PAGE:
Do managers matter?

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There has been a lot of heated talk about whether Wally Backman will be the bestest choice for Mets manager ever or whether he’ll sink the entire Mets franchise.  I mean, I imagine it’s possible some people have taken the middle ground on this, but this is the Internet, so that’s practically impossible.

Enter J.C. Bradbury, who used all of that fancy book-learnin’ he picked up while becoming an economics professor to study the impact of major league managers. He has a new paper on it.  Here’s a link to the whole thing.  Here’s the abstract:

Sports teams frequently fire and hire managers when they experience losing. However, determining managerial responsibility for player performance is difficult to measure. This study examines how major-league baseball players perform under different managers and estimates that managers have little effect on performance. The study further investigates whether or not replacing managers serves as a signal to fans that the team is improving, which boosts attendance. The results indicate that new managers were associated with increased attendance in the 2000s; however, such effects were not present in the 1980s and 1990s.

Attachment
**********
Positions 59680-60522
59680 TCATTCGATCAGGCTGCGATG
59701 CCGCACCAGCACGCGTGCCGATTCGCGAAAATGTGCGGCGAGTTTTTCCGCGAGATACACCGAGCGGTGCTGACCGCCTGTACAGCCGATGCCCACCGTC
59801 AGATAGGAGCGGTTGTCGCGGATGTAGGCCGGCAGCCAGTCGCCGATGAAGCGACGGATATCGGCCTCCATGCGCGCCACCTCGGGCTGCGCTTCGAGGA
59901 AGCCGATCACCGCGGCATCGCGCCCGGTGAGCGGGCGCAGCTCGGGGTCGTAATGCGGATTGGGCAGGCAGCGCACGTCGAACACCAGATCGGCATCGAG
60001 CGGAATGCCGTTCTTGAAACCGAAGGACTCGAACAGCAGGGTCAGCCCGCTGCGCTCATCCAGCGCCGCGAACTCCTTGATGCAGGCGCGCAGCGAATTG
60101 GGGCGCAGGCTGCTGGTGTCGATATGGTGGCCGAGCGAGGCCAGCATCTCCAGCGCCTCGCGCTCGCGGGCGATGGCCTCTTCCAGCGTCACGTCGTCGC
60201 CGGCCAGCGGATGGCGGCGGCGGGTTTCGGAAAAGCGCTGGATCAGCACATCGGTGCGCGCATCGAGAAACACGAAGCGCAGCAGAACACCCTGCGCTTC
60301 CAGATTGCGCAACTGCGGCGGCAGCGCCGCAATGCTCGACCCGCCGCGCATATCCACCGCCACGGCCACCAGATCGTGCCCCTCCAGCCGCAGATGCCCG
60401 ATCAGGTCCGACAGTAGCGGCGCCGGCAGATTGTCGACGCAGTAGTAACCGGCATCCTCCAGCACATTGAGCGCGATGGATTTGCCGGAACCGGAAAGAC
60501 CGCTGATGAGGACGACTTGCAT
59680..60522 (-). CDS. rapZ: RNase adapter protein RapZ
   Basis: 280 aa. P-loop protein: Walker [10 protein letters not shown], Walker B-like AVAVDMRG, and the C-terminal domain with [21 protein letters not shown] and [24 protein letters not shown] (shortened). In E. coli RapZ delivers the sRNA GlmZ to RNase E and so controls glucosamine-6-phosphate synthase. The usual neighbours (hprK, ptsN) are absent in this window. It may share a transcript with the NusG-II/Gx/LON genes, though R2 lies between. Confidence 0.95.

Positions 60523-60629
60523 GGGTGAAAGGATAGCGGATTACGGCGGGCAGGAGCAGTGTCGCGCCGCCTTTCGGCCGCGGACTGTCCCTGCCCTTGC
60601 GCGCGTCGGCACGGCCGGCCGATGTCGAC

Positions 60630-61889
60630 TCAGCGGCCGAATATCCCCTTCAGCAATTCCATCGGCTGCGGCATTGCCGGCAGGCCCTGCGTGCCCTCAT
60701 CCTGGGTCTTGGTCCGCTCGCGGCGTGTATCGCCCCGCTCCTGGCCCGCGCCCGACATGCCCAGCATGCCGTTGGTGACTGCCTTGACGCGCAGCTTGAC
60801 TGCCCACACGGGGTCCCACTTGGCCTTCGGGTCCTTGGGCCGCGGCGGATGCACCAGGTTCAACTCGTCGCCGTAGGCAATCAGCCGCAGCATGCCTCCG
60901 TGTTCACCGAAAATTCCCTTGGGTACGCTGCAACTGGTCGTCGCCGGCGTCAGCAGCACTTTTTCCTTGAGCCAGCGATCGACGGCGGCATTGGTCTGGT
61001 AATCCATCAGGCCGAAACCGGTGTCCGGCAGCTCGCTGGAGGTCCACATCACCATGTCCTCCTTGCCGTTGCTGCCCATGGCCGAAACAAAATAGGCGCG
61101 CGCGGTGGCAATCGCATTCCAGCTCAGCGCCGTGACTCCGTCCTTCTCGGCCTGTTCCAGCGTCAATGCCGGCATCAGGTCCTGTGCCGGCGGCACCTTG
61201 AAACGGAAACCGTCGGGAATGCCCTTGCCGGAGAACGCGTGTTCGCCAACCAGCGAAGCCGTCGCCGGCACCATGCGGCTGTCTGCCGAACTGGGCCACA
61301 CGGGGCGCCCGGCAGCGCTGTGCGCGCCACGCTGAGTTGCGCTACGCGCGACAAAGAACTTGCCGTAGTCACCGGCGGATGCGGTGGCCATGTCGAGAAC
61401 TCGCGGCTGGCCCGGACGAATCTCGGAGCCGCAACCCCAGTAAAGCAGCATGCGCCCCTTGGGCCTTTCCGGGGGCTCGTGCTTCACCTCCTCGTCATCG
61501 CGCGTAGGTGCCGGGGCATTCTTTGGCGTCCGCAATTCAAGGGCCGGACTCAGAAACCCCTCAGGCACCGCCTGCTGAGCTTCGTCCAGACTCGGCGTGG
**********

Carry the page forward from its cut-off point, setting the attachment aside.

Upshot: Wally Backman could put some extra butts in the seats at Citi Field. As for winning, however, Backman — if chosen — will do so if he’s given good players who stay healthy. He won’t if he’s given a bad or injury-riddled team.

And when it happens, either the Disciples of Wally or the foul mouthed Backman Bashers will claim that their view of the matter was vindicated.

Twins will not pick up Glen Perkins’ 2018 option

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The Twins have informed reliever Glen Perkins they will not pick up his 2018 club option worth $6.5 million, MLB.com’s Rhett Bollinger reports. Instead, he will be paid $700,000 per his buyout clause.

Perkins, 34, has pitched a total of 7 2/3 innings over the last two seasons due to shoulder and biceps injuries. Bollinger adds that the two could come to terms on a minor league deal, but if they can’t reach an agreement, the lefty is likely to retire.

From 2011-15, Perkins emerged as one of the better relievers in baseball, making three All-Star teams. He compiled an aggregate 2.84 ERA with 340 strikeouts and 73 walks across 313 1/3 innings.